Qajars

Qajars

 

(1) A Turkic tribe in Iran, numbering about 25, 000 (1970, estimate). The Qajars are concentrated in the Khazar-Jarib Valley in Mazandaran and the neighboring mountainous region in Gorgan. Some Qajars live in Tehran and certain other cities. In the late 18th century the Qajars increased in strength; from among them came the Qajar dynasty.

(2) A dynasty in Persia, which ruled from 1796 to 1925. On Oct. 31, 1925, the Fifth Majlis passed a resolution deposing the Qajar dynasty, and on December 12 it established the Pahlavi dynasty.

References in periodicals archive ?
Caption: PALACE--This is the old Niavaran Palace built under the Qajars, not the modern one built by Mohammad Reza Shah Pahlavi.
Abbott, Cities and Trade: Consul Abbott on the Economy and Society of Iran, edited by Abbas Amanat (London: Ithaca Press, 1983); Muhammad-'Ali Jamalzada, Ganj-i shayagan: awza'-i iqtisadi-yi Iran (Tehran: Sukhan, 2005); Hooshang Amirahmadi, The Political Economy of Iran under the Qajars: Society, Politics, Economics and Foreign Relations, 1976 to 1926 (London: LB.
The image of an enthroned and crowned king in the pictorial programmes of the Qajars was strengthened by the appropriation of pre-Islamic Iranian representations of kings--the monumental rock reliefs of the Sassanian kings (224-651), were particularly inspirational.
In the Monetary History of Iran: From the Safavids to the Qajars, the authors Rudi Matthee and Willem Floor say that a very small portion of the Indian loot was spent on building the infrastructure of the Persian Empire: most of it went to Nader Shah's private treasury and some to the soldiers and generals and courtiers.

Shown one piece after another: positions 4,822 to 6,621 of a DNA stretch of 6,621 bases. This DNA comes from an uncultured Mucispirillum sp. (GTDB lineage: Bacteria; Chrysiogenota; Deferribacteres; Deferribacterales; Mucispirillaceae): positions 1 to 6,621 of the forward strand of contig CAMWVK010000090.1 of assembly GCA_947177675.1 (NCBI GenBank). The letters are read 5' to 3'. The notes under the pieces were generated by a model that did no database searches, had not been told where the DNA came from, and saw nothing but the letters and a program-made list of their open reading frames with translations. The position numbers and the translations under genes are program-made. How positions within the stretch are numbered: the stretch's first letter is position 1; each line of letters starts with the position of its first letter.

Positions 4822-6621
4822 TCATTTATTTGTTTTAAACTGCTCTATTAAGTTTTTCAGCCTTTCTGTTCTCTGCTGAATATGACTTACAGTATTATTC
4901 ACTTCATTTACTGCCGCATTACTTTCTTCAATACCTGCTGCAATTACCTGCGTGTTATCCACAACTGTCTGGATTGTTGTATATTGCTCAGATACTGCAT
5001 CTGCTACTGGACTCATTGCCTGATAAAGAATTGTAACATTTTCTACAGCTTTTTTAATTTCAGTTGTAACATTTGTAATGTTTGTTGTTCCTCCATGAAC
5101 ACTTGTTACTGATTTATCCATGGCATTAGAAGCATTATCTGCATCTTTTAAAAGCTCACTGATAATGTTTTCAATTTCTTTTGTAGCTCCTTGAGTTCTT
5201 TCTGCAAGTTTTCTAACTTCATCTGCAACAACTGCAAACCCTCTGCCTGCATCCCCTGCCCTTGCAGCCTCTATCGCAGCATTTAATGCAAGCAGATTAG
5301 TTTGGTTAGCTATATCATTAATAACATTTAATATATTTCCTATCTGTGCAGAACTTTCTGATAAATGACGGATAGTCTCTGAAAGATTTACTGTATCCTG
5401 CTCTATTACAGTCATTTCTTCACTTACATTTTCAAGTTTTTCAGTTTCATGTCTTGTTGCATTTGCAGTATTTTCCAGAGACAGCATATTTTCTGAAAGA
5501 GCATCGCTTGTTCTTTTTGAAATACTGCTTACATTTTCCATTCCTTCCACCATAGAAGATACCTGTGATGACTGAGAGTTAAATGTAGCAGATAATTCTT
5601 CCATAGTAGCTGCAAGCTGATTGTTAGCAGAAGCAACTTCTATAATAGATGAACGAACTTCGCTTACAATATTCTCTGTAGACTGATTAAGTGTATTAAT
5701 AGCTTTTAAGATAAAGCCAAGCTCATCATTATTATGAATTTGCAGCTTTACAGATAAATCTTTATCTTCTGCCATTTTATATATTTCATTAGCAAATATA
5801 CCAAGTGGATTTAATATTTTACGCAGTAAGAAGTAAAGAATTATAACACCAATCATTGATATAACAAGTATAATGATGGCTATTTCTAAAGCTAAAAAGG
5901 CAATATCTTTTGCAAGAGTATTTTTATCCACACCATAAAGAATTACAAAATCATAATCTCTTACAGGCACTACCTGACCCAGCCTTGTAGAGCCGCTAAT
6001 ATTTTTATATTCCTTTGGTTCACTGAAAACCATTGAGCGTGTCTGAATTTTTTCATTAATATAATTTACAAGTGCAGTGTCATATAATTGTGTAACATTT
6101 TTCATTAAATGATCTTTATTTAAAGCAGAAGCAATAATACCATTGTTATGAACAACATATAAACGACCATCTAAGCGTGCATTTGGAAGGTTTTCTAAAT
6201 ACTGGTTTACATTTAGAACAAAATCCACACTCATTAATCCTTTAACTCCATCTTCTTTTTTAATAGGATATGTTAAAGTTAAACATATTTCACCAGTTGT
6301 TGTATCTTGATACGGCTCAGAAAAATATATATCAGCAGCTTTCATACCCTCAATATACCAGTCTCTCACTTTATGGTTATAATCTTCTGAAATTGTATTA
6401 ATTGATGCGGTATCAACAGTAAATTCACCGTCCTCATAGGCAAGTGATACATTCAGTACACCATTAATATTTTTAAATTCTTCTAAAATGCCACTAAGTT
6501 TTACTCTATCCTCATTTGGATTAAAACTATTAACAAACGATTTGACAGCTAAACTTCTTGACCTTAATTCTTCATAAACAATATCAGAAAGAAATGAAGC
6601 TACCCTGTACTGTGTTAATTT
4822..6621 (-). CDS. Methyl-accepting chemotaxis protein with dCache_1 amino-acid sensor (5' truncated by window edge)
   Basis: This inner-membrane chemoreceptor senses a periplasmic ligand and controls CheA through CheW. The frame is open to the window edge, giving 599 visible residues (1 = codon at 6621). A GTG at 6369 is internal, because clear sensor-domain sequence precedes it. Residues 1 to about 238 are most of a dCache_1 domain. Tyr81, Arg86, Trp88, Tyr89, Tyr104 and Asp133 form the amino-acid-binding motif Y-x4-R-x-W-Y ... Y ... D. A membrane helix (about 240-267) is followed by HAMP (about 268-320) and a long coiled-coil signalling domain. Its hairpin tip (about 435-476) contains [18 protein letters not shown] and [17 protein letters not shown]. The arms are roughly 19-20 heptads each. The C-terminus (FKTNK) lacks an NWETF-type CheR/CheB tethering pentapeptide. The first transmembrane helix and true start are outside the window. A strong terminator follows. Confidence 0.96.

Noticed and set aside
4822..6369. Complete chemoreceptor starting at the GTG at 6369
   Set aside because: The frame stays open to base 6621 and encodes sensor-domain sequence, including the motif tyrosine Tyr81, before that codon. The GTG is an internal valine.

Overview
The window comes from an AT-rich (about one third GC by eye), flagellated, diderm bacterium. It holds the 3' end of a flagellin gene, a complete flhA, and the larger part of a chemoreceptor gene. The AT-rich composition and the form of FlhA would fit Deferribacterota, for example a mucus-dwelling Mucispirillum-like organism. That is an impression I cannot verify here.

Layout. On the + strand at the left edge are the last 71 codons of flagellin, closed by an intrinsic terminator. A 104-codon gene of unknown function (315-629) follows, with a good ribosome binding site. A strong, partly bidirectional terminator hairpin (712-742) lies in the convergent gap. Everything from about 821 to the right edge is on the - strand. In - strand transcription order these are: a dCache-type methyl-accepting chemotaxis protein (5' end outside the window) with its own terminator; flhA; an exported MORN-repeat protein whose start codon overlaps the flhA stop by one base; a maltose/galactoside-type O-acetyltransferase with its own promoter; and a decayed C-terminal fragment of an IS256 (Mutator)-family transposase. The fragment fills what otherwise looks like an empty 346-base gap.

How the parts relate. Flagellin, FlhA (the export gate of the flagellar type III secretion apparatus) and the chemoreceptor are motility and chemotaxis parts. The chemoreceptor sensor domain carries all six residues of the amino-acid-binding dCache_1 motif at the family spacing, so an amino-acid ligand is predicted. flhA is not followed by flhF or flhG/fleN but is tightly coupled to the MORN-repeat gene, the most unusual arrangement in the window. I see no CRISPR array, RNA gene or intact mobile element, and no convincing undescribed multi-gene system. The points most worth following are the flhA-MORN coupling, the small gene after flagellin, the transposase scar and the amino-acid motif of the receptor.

The Qajars were a Turkmen tribe that held ancestral lands in present-day Azerbaijan.
In essence, the book is a history of American diplomatic reaction to British attempts to establish and consolidate imperial hegemony over Persia/Iran and of the dynastic transition from the Qajars, who had ruled over Iran since the late 18th century, to the Pahlevis, who were only to rule (subtracting the democratic interregnum represented by Prime Minister Mohammed Mossadeq, himself overthrown by the CIA in 1953 in favor of the original Shah's son) until the Islamic Revolution of 1979.
A well-argued, lucidly narrated and meticulously researched work, this volume mainly focuses on the development of the Shi'i ceremonies under three successive authoritarian regimes: Qajars, Pahlavis, and the Islamic Republic.
"They neglected study and education and did not occupy themselves with that justice with which they preserved their privileges," said Jabarti.(22) In Iran, the Usuli ulama ascendancy and the Qajars' consolidation of political power mutually reinforced each other.
Associating patriotism with the defense of Islam, the poet depicts Abbas Mirza as the champion of the faith who, in stark contrast to other Qajars, has sacrificed his comfort and luxury for the sake of the kingdom.
"The sheer number and variety of portraits under the Qajars is unprecedented," said Simon Rettig, the Freer Gallery of Art and the Sackler Gallery's assistant curator of Islamic art.
Representing the unpresentable; historical images of national reform from the Qajars to the Islamic Republic of Iran.
RELIGION, CULTURE AND POLITICS IN IRAN FROM THE QAJARS TO KHOMEINI By Joanna De Groot published by IB TAURIS ISBN 978 1 86064 571 6 price 39.50 [pounds sterling] hardback